In late February, a month after Affymetrix drew away the curtain on its new U133 human genome arrays, which fit 45,000 unique probe sets representing the entire draft sequence of the human genome on two chips, BioArray News asked a selection of users how the chips stacked up compared to the previous generation U95v2 chips. While several freely delivered their opinions, most had barely begun to take their new toys out of the box.
Last week, BioArray News again contacted users, this time from a total of 30 different institutions, to inquire about their results with the chips as well as their thoughts on related products such as NetAffx, Affymetrix’s online microarray information database, and the Microarray Suite version 5.0.
U133 Users Say it Works
For the U133 chips, the general response was overwhelmingly positive. Users said that the chips offered little if any problems and offered highly reproducible results that either equaled or exceeded the results from the previous-generation U95 chips. Some thought this showed how Affymetrix has benefited from the acquisition of bioinformatics company Neomorphic, which has developed algorithms for selecting probes to be put on Affymetrix chips.
“The data [from U133 chips] makes more sense, it’s more reproducible,” said Gregory Khitrov, director of the gene array facility at Rockefeller University in New York. “It seems like the oligos they picked do a better job. The p-values are a lot tighter and the [coefficient of variation] is lower.”
While Mark Geraci of the University of Colorado Health Sciences Center recalled initially receiving a chip lot with a resolution problem, “Affymetrix replaced them all,” he said. Geraci has since been satisfied with these chips.
Others said they were happy with the U133, but did not find the quality much different than the U95. “Both the U95 and U133 have good, consistent quality controls,” said Laura Reid, director of genomic sciences at Expression Analysis, a Durham, NC-based company that runs Affymetrix array experiments for 39 different commercial, government, and academic customers. Reid did, however, note that “the total cost is less with U133.”
Holdouts for U95
Despite the obvious cost advantages of using U133 chips, a surprising number of users responded that they are still using U95v2 arrays. The reason: A significant number are performing long-term experiments with U95s and do not want to switch midstream.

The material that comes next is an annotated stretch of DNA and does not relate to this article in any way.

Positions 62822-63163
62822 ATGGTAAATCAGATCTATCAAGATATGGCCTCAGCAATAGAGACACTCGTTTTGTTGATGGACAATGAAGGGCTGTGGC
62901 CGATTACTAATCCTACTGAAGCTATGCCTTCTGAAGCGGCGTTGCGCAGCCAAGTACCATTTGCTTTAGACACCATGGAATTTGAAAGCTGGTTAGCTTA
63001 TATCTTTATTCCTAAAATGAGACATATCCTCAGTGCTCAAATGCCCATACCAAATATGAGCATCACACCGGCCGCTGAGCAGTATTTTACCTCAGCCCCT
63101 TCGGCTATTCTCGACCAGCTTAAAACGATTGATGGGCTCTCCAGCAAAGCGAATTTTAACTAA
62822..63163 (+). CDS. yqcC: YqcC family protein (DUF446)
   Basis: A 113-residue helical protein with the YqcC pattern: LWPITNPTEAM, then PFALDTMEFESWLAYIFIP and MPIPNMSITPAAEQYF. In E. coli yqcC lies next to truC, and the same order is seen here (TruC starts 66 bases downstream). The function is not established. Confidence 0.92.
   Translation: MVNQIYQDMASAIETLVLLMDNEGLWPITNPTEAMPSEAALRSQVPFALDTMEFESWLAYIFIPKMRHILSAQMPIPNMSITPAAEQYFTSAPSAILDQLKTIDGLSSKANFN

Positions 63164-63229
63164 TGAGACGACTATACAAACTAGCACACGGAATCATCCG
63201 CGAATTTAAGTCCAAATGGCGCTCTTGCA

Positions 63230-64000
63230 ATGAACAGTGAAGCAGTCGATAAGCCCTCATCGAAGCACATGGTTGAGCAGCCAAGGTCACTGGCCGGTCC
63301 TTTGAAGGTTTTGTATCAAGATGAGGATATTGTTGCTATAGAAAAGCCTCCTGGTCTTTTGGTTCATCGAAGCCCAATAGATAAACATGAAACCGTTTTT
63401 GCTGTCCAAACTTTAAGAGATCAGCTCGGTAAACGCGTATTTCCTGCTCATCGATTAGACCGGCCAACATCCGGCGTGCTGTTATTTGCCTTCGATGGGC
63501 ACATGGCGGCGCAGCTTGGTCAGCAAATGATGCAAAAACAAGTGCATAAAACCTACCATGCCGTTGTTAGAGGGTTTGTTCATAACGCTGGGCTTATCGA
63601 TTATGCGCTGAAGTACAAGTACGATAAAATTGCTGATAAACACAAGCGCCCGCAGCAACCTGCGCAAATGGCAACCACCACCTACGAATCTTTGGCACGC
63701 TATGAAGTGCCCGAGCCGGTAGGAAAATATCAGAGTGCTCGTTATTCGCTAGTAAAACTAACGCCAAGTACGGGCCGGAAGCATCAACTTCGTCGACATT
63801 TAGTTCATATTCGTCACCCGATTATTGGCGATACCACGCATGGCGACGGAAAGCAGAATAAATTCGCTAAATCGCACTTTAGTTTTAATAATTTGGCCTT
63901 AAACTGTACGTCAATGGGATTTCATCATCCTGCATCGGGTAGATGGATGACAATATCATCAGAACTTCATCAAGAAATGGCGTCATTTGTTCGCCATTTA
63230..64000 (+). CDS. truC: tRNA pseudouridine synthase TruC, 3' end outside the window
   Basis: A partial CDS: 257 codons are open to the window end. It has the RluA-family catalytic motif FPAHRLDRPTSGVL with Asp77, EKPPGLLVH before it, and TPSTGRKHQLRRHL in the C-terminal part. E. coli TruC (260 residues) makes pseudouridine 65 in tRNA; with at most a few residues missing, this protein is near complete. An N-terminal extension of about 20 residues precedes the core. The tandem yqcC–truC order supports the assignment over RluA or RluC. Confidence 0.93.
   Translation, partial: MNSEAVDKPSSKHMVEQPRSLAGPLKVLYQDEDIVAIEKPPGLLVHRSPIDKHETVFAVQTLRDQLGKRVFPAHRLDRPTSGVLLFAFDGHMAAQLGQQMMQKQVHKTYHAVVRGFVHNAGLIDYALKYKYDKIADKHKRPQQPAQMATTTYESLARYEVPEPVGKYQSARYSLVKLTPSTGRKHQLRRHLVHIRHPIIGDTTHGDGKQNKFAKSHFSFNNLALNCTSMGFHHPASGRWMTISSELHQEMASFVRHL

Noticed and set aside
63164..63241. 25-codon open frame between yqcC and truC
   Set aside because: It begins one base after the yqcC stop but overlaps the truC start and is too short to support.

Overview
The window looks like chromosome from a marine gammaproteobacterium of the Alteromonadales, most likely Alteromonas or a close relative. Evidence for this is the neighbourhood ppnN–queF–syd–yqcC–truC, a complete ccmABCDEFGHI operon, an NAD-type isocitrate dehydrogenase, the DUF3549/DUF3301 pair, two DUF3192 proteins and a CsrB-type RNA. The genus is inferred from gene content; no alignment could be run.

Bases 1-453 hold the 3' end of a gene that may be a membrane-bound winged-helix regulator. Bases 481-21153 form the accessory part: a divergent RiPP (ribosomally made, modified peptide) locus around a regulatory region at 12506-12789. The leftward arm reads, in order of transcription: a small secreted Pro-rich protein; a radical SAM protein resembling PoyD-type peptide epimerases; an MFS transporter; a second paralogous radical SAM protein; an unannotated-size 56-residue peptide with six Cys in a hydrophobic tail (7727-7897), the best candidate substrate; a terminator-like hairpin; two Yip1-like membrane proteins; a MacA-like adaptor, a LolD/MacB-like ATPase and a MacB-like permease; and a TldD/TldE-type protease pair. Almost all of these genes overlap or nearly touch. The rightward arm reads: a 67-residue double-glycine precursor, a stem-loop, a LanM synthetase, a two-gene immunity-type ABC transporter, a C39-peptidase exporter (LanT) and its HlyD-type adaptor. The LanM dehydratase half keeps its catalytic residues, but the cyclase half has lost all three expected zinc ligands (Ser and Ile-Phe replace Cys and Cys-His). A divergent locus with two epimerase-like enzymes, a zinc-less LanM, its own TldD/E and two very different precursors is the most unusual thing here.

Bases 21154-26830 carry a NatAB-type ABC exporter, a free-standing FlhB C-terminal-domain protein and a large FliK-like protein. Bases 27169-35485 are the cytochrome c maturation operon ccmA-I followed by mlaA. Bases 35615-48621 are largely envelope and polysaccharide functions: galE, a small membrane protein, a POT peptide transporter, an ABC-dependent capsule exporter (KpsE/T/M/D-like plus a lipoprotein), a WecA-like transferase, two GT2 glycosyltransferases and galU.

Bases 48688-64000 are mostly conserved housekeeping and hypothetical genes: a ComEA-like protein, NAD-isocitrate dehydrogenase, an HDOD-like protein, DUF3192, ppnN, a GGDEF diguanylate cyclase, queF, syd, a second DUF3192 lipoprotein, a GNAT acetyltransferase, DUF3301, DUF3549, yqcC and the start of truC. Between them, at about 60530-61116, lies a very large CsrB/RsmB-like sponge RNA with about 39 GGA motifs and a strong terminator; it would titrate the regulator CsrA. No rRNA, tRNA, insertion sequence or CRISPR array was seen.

“I encourage [researchers] to finish up a project with the U95v2 arrays because the data will not be comparable” to the U133, said Khitrov, echoing this view.
Reid said that about a third of human chip users at Expression Analysis still use the U95 arrays, and she has even seen a few who are still using the Hu6800 chip, the generation previous to the U95. “And with the mouse chips, we get people who are still using the 11K, who have not made the transition to the U74,” the current chip. “If they started the project with the 11K, they finish the project with the 11K.” However, she added that all new users of human arrays are encouraged to use U133 chips.
On the software side, Affymetrix earned rave reviews for NetAffx, but its Microarray Data Suite 5.0 garnered less praise. Some users even said that Microarray Data Suite 4.0 works better for certain applications (see Lab Report, p. 9). Others said that it was a good idea to re-run chip data with 5.0 that had been run with 4.0 within the same experiment. “In order to compare across the two analysis [methods], you have to reanalyze the stored arrays,” said Geraci.
Affy vs. Motorola, Agilent
Winston Kuo, a biomedical research fellow at Harvard Medical School, has begun a study comparing results of different human genome microarrays, including U133 and U95 chips, cDNA chips produced by Agilent, and Motorola’s CodeLink human chips. He used two breast cancer cell lines on all of the chips, and performed two replicates for each chip. In his preliminary results, he found that both U95 and U133 had comparably high rates of reproducibility and sensitivity. “Both are fine for any lab to use,” he said. However, Kuo has found that Motorola’s arrays have a higher specificity, in other words a lower number of false positives. Agilent’s cDNA arrays, on the other hand, had a lower specificity and sensitivity, but he said there were additional problems with these chips and they had to be re-run.
Kuo is also currently doing a larger scale cross-platform analysis of mouse gene expression tools, including Affymetrix, cDNA, 70-mer self-spotted oligo arrays, and serial analysis of gene expression, or SAGE technology, for a consortium of five research institutions. The consortium, which includes Harvard, Yale, Johns Hopkins, NIH, and Albert Einstein Medical School, wants to find out “whether errors occur” in different modes of gene expression analysis “and how to improve upon these methods.” In a separate study, Kuo said, Harvard is trying to establish a gold standard for gene expression technology and methods.
Additionally, Kuo is working on algorithms to translate gene expression data between Affymetrix and cDNA platforms. He is looking to convert cDNA Cy3/Cy5 ratios to absolute numbers, and convert Affymetrix absent/present calls to ratios, to figure out equivalency measures through which one form of data can be translated to another.
Meanwhile, many Affymetrix users are anxiously awaiting the U133-like updates for Affymetrix’s other products, which it has promised in the coming months. “We look forward to when they produce a similar product for the mouse and rat genome,” said Reid.